"Spring has returned.
The Earth is like a child that knows poems."
-- Rainer Maria Rilke
Every change of season evokes emotions, but spring, charging out of winter's cold dark with renewed life and brighter days, seems our most beloved. New hopes bloom like flowers springing back from roots we feared lost to numbing ice. The promise of new growth bursts like leaves from branches stripped bare by bitter winds. Light-heartedness spreads among us like longer days returning from the bleak night of the heart's solstice.
Every change of season has its lessons, but spring, with its palpable reversal of nature's energy, seems to teach the most. Our poets, whose sensibilities are more refined than most, often approach spring as if engaging a great mystery: Peering intently into the depths of the well of rebirth, they reach for its truest meaning and distill it down to the essence of what they have learned in that encounter. What follows is a small sampling of such lessons gleaned from spring by four of our renowned poets.
Lesson 1: Welcome a New Happiness
As Rilke's poem above reminds us, it is too easy to take this time of renewal for granted, to hold on to our winter-born thoughts, to ignore the wonder of the world creating itself anew right before our eyes. "The Earth is like a child that knows poems." Can we imagine a kind of happiness we haven't yet experienced and open our hearts to letting it touch us to the quick? Nature is innocent of ill-will, holding all the potential of the eternal child spontaneously reciting its poetry of flowers, leaves, and boundless new births. Rilke encourages us to leap into the fire of creation, to let it burn off our routinized way of seeing our surroundings, and to open our hearts to the upwelling of joy around us. Some days we simply have to remember to lean into the next moment with a ready smile and easy laughter.
"No mortal is alert enough to be present at the first dawn of spring."
-- Henry David Thoreau
Lesson 2: Act as If Positive Change Has Already Begun
Thoreau was a nature mystic, attuned to the subtle fluctuations of the seasons, yet he was well aware of the imperceptible nature of the first stirrings of new growth. Hidden deep underground, the seeds of spring begin working their way toward the surface long before its buds make their appearance. The cautious pessimism of winter can last only so long, and must eventually give way to spring's confident optimism. When we act in advance of positive change, we don't just benefit from it once it arrives -- we also add to its momentum, helping pave the way for its arrival and spreading the opportunities of new growth among more people. In this sense, we ourselves become one of the early blossoms of spring, a buoying reassurance of the promising future already on its way.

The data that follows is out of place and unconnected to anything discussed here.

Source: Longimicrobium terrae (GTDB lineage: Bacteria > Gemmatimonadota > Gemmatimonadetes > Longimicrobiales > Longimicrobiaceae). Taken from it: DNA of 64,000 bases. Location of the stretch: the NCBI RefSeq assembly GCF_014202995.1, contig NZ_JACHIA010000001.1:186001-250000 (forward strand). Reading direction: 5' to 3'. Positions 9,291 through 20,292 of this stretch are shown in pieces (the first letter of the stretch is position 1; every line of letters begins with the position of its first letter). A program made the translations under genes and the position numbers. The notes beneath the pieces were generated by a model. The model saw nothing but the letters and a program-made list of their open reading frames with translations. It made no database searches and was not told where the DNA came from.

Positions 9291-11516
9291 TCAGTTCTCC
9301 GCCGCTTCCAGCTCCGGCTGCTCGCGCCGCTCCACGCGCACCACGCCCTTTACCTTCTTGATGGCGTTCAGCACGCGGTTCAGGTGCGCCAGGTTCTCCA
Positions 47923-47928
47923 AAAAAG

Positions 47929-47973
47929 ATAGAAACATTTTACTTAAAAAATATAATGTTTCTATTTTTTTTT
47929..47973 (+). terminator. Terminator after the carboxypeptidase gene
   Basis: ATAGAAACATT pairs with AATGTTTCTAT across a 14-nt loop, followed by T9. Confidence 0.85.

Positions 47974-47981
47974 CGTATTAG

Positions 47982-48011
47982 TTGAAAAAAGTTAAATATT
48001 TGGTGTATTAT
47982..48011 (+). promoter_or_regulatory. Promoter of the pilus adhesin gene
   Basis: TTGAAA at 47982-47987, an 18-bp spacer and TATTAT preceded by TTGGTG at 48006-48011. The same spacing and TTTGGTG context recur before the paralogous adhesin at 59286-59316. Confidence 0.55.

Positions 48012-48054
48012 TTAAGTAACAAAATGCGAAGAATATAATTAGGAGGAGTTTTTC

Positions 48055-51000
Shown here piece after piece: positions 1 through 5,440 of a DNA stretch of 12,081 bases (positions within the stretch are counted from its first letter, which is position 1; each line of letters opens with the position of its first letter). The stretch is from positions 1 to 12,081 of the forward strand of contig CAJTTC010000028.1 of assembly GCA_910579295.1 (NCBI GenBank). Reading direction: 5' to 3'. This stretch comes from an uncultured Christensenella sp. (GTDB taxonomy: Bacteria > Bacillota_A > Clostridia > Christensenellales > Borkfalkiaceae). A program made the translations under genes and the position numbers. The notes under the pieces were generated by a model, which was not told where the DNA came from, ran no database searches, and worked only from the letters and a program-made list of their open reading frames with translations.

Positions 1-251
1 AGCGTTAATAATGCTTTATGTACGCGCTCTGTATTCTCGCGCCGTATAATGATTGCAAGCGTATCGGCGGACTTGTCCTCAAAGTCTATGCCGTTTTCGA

"You can cut all the flowers but you cannot keep spring from coming."
-- Pablo Neruda
Lesson 3: Humaneness and Justice Will Prevail
Neruda was a Nobel Prize-winning poet who never shied away from the political movement of his time. Here, his voice echoes with the passion of the populist humanitarian, reminding us that times of oppression and dehumanization cannot last. Whether in relationships, organizations, or society as a whole, there comes a time when the balance of power shifts and no amount of manipulation can hold it back any longer. The voice of dissent can be quieted ("you can cut all the flowers"), but the groundswell of change cannot be denied. People's spirits can be clouded for a time but cannot be broken over the long run. For Neruda, spring is a symbol of the power to overturn the dead husk of the old in order to sow the seeds of the new. As such, it keeps alive the vision of an equal share of the world's bounty for all.
"What a strange thing! To be alive beneath cherry blossoms."
-- Kobayashi Issa
Lesson 4: Stay Awake to the Awe of Each Breath
Issa is one of the four great haiku poets of Japan. He suffered many personal tragedies in life, yet was able to produce a staggering 20,000 poems through it all. In the above seasonal poem, Issa makes use of the rich symbolism of cherry blossoms to reveal the acute poignancy of spring. As heralds of spring, cherry blossoms are revered in Japan as a symbol of the impermanence of life, for no sooner do they bloom than they begin to fall. This duality, of bright birth and all-too-soon death, has drawn people to cherry blossom viewing festivals for many centuries. Families and old friends gather to celebrate life, appreciating one another in this journey that is too brief. This lesson complements Rilke's poem above -- which is a straightforward dance of joy -- for Issa ties the birth of the new back to its mortality, allowing us to feel the complete cycle of human life, with all its joys and sorrows, in the ephemera of cherry blossoms.
Some poetry, of course, defies every attempt at further interpretation and just picks us up and transports us to the poet's homeland--
"Reaching for the heart
Wind from tree to tree."
-- Usuda Aro
Wishing you the most rewarding of springs! Please don't hesitate to add your favorite poetry and your own thoughts in the comments below.
The Toltec I Ching, by Martha Ramirez-Oropeza and William Douglas Horden, is published by Larson Publications. It recasts the I Ching in the symbology of the Native Americans of ancient Mexico and includes original illustrations interpreting each of the hexagrams. Its subtitle, 64 Keys to Inspired Action in the New World, hints at its focus on the ethics of the emerging world culture.
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